Film Review: “Belle”

Despite a convoluted synopsis, technological fantasy anime “Belle” succeeds as a magnificently animated film with a unique spin on the classic “Beauty and the Beast.”

In the musical anime “Belle,” Mamoru Hosoda builds a “Beauty and the Beast” adaptation through a whimsical melding of technological, natural, and fantasy elements. When awkward and introverted high schooler, Suzu, signs up for online platform “U” to escape the way her classmates perceive her, her life is dramatically changed as she becomes the beautiful, overnight pop sensation Bell. However, a mysterious beast named Dragon interrupts one of her virtual performances and Bell embarks on a journey to help this brooding avatar escape the vigilantes clamoring to unmask his true identity.

What can one more retelling have to add to a tale as old as time? Technology. As soon as the film begins, U is introduced. The explanation of this world feels almost superfluous — a modern audience will have no problem understanding a virtual integration platform, because this setting has been presented time and time again with only slight variations. Nearly as derivative as a “Beauty and the Beast” retelling is the storyline where an online platform overtakes the world’s attention, tempting the everyday citizen to sign-up with promises of who they can be and what they can do. “Belle” adds little to this familiar plot, barely even touching on the logistics of U or how its existence has affected society at large. Instead, the filmmakers focus on imagery. Even if the idea of an online platform is hackneyed, the animation of this one is magnificent. The world is colorful, dynamic, carefully constructed, and filled with clean, vibrant details. U’s incredible animation is visible from the first scenes of this film, when Bell rides into frame on a whale saddled with hundreds of speakers, singing a musical number with a voice as ethereal as the pretty animation surrounding it.

The other half of this character, the quiet teenager Suzu, lives a simple life constantly overlooked by her classmates. She faces real problems in painfully awkward and relatable ways. Depending on whether she is in or out of U, Suzu is a completely different person, and the animation reflects this change. When grounded in reality, shots are created with less defined strokes, closer to a painting than a perfect computer image. Scenes of nature and slower city streets are particularly idyllic, and they show a stark contradiction to the carefully constructed, constantly stimulating U. Despite the variation in settings, which range from online panoramic landscapes to otherworldly castles to picturesque rivers, what connects these two worlds is the beauty captured within them. Both worlds are gorgeous, but “Belle” suffers in the development of its setting and plot. The world-building is brushed over, which is a shame. Based on what we did get to see, U could have been an even more fantastically full, flourishing environment.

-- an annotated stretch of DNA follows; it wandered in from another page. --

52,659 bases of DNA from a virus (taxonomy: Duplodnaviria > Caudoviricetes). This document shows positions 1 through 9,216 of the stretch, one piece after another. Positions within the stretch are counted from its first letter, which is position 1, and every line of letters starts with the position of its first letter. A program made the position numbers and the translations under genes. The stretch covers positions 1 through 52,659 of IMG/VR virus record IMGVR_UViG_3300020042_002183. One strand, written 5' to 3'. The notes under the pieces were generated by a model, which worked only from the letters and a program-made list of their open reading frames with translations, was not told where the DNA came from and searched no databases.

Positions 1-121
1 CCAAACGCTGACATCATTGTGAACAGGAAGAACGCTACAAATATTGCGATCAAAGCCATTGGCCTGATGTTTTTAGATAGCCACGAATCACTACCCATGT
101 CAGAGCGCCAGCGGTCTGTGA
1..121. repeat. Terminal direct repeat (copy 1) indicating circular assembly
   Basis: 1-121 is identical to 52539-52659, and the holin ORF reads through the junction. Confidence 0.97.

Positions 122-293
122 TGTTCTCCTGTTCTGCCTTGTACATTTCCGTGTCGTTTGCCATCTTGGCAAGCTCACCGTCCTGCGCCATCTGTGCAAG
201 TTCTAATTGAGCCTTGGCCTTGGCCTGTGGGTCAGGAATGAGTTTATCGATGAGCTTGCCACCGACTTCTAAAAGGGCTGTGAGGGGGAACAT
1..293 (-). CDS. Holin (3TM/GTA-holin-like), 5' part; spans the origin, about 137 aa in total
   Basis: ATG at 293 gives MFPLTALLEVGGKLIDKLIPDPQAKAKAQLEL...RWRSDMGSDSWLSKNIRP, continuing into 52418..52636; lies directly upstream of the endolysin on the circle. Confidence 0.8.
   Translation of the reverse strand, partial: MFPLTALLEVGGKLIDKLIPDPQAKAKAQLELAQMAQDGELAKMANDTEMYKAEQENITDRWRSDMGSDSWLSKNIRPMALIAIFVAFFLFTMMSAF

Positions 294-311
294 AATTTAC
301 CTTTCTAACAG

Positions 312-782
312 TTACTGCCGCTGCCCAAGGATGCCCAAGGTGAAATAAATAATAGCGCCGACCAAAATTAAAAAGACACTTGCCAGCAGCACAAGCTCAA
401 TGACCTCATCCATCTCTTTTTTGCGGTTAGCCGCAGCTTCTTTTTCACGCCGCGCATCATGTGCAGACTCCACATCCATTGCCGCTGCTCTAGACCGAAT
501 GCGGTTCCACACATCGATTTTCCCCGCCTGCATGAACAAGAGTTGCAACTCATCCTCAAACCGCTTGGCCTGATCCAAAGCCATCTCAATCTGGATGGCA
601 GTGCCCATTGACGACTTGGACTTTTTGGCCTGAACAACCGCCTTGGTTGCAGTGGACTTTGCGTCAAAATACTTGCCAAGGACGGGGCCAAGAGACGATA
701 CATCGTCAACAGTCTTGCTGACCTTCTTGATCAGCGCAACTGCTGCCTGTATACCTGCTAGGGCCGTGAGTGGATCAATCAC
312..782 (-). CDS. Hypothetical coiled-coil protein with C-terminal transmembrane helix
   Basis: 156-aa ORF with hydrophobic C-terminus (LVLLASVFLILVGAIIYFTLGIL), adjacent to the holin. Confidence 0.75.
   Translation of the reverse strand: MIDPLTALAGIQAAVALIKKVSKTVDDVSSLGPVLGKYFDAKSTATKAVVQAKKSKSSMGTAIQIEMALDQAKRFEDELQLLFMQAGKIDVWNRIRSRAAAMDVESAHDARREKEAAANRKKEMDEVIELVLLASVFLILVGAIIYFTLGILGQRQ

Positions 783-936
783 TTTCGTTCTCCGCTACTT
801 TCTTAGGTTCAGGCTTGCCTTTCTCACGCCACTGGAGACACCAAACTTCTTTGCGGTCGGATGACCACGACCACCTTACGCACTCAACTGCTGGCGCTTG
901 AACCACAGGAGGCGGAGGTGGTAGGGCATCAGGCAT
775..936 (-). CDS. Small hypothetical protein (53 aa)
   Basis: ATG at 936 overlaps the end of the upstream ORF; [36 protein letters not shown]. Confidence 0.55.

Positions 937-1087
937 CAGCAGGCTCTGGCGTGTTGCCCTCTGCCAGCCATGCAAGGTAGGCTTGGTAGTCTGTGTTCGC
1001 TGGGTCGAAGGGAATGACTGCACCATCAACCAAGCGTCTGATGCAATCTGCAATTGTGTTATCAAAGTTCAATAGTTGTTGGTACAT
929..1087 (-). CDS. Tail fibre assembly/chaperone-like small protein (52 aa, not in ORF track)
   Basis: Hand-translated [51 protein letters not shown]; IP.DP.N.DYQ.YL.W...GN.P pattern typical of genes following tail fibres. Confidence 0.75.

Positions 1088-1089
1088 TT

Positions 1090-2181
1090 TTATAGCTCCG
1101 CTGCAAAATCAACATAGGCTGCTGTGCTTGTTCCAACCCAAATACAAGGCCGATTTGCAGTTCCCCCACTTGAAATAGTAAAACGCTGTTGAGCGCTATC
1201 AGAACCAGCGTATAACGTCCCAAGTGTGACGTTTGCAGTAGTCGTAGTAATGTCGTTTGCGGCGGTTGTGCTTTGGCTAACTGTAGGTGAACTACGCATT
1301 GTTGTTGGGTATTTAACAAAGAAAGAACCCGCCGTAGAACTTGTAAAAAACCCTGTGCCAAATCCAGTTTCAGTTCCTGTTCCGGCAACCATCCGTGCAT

As sparkling as the setting is, “Belle” relies just as much on the characters within the story. Suzu’s friends in the real world are some of the best parts of this film, even though they do not exist within the flashy U. Specifically, popular girl Ruka, childhood friend Shinobu, and tech best friend Hiroka work well because they have hobbies, interests, and personalities. The people that exist within U, on the other hand, have detailed character designs but are unable to exert their personality through dialogue. One of the main flaws of this film is that the virtual avatar Dragon is not allowed enough screen time to explore the complexities of his character. The “Beauty and the Beast” structure works effectively within “Belle” because its romanticism matches the film’s tone, but the beast is underwhelming. His mystifying, dark nature offers a solid foundation for dramatic and full character-building, but he is barely offered the chance to progress past the brooding antihero. Instead, most of the runtime is concerned with building Suzu and Bell’s personalities. Luckily, she is the most effective part of this film. Bell’s voice is equally exquisite in Japanese and English, her character design is stunning, and most importantly, she radiates heart as both her online avatar and real life personality. “Belle” is a film that draws crowds in by being larger than life, but will keep their attention through the groundedness of its characters.

Grade: B
Directed by: Maromu Hosoda
Starring: Kaho Nakamura, Takeru Satoh
Release Date: Jan. 16, 2022
Rated: PG

Image courtesy of The New York Times.